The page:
The roots of legislative durability : how information, deliberation, and compromise create laws that last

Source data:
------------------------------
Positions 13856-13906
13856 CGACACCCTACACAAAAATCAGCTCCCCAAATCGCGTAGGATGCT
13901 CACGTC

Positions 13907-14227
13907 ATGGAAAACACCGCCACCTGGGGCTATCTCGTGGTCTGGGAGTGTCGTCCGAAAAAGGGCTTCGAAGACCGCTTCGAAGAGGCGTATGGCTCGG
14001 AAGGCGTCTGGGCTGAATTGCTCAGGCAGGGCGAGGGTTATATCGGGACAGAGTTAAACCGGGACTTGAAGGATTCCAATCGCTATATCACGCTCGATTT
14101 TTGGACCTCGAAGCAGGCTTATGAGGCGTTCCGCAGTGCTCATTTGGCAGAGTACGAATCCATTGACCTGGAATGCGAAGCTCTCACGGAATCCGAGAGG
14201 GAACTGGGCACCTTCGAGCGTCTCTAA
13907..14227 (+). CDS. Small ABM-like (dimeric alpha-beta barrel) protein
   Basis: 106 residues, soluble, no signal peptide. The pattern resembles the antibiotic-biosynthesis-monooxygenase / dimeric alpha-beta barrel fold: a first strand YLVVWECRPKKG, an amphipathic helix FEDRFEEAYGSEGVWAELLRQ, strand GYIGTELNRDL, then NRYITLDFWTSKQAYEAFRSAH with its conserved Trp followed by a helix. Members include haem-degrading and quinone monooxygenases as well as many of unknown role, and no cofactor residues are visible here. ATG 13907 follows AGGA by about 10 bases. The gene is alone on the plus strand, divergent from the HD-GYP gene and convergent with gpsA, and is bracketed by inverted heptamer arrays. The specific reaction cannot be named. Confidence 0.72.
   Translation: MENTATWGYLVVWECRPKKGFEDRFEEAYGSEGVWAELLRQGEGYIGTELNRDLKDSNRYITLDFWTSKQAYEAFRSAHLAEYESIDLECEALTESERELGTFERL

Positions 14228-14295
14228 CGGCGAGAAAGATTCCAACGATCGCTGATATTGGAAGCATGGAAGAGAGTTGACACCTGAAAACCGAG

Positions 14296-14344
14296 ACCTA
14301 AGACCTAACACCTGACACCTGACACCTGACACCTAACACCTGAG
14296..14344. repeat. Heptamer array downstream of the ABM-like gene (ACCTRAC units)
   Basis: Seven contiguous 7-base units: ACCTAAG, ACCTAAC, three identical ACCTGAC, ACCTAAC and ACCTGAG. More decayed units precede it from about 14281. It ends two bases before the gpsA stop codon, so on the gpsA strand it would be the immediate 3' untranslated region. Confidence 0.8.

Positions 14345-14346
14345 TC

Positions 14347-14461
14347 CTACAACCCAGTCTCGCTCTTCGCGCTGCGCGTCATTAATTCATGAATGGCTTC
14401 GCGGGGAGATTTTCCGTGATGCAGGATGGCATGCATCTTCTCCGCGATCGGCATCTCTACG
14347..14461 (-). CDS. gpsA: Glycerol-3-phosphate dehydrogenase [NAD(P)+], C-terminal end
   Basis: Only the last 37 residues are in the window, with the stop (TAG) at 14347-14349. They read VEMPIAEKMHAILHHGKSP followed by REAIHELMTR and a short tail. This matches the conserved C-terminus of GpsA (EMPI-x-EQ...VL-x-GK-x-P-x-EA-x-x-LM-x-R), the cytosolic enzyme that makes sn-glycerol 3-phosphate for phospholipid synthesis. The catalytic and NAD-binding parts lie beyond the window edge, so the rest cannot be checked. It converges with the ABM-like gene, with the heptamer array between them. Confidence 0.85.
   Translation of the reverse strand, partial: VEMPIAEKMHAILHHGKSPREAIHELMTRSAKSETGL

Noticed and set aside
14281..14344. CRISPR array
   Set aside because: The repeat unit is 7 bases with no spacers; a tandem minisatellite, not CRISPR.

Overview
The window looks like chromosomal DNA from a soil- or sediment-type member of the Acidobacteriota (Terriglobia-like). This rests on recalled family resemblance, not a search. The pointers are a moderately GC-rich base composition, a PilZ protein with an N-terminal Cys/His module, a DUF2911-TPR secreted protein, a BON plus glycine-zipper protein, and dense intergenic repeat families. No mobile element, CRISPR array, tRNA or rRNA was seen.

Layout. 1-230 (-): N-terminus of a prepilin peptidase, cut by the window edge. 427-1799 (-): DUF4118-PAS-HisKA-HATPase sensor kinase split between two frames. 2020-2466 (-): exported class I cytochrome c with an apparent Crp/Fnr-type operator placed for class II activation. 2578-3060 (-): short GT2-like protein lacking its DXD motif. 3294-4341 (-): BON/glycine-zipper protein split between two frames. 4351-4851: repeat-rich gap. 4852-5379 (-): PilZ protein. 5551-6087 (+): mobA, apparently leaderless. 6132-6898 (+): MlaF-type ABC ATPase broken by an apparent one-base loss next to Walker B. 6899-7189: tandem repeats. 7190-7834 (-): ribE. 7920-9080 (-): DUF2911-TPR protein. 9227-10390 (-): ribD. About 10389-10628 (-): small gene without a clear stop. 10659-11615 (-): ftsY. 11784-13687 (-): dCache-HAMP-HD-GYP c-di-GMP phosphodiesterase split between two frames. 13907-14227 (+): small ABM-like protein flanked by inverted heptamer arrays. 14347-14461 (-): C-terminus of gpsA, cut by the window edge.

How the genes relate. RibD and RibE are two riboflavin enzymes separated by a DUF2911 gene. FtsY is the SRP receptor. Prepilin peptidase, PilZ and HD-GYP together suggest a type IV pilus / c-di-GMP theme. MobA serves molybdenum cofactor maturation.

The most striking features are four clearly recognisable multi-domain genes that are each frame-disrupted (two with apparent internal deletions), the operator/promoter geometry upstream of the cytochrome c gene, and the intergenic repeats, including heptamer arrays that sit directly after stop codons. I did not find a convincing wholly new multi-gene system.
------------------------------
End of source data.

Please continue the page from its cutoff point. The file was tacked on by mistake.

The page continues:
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The central question of this dissertation is “What makes law last?” I argue that when legislators seek out diverse sources of information, engage in deliberation, and reach a substantive compromise, they pass the most durable law. To investigate legislative durability, I hand-collected a dataset, drawn from the volumes of the United States Code, that documents the longevity of all 268,935 provisions of federal law passed between 1789 and 2012. Through a combination of logistic and duration analysis I find that the most durable provisions are the subject of lengthy deliberation and are voted on before the last moments of a Congressional session. They are normally referred to multiple House and Senate committees and are enacted after Congress has gained institutional experience in a particular policy area. Durable laws also tend to be considered under open rules and exclude non-germane provisions. Finally, provision level durability is conditional on changes in control of Congress and the public’s preferences for a more or less active federal government.